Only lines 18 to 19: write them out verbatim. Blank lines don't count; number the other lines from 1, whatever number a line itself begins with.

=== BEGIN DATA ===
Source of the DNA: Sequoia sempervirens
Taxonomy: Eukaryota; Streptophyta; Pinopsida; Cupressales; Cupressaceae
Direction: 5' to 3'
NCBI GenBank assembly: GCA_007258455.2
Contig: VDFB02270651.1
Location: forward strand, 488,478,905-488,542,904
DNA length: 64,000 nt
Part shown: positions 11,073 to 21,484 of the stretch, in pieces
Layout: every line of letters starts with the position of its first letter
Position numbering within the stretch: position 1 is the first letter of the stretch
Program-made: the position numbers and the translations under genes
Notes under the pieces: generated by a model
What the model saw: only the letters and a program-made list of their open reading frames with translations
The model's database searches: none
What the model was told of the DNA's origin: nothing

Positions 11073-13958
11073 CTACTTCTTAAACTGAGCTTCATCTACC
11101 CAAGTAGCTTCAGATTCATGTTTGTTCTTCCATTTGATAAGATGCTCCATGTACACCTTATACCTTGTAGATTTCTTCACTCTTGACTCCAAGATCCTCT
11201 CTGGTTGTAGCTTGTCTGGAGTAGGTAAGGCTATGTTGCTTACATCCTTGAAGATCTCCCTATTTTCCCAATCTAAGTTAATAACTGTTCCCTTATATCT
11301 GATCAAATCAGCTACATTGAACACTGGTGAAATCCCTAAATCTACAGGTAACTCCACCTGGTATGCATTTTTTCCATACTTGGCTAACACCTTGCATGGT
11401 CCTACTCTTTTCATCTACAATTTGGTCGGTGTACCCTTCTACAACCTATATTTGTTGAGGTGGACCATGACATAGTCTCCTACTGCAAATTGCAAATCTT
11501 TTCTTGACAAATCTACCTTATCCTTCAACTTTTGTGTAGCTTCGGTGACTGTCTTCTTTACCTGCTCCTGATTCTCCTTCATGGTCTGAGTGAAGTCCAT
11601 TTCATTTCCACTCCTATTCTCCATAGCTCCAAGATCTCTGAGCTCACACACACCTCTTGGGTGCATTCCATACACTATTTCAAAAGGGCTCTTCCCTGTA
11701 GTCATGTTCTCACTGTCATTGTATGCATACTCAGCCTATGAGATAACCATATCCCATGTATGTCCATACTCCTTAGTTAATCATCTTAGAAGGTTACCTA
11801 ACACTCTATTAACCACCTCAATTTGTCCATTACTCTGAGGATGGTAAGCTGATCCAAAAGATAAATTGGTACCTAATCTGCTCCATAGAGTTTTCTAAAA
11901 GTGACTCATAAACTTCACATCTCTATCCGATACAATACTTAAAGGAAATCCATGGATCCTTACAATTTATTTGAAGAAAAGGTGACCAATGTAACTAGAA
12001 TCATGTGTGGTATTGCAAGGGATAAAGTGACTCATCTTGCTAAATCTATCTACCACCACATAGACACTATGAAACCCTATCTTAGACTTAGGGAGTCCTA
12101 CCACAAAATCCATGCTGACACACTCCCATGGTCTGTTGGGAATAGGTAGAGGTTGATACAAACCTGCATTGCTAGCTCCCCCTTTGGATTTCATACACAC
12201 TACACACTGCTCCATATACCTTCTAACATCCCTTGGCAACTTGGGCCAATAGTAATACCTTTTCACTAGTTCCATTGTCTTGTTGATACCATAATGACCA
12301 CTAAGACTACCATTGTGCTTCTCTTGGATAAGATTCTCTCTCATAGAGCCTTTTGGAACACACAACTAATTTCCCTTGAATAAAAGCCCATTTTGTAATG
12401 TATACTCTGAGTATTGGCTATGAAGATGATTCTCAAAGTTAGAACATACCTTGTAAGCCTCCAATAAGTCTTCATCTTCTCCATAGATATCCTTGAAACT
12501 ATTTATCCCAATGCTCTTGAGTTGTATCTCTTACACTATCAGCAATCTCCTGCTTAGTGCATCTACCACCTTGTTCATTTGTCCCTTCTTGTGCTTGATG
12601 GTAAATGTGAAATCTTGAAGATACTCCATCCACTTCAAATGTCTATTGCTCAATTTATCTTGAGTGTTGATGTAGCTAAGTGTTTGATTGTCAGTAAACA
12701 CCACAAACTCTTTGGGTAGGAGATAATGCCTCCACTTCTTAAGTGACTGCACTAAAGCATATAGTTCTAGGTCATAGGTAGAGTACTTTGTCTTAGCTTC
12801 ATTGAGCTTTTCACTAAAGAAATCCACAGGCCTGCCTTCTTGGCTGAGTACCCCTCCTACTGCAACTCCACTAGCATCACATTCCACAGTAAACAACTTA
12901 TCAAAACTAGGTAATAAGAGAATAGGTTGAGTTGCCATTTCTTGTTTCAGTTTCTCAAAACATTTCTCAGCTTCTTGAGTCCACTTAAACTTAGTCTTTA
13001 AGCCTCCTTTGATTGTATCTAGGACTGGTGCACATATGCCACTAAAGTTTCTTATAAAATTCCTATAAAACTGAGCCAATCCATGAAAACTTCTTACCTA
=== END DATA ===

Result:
11101 CAAGTAGCTTCAGATTCATGTTTGTTCTTCCATTTGATAAGATGCTCCATGTACACCTTATACCTTGTAGATTTCTTCACTCTTGACTCCAAGATCCTCT
11201 CTGGTTGTAGCTTGTCTGGAGTAGGTAAGGCTATGTTGCTTACATCCTTGAAGATCTCCCTATTTTCCCAATCTAAGTTAATAACTGTTCCCTTATATCT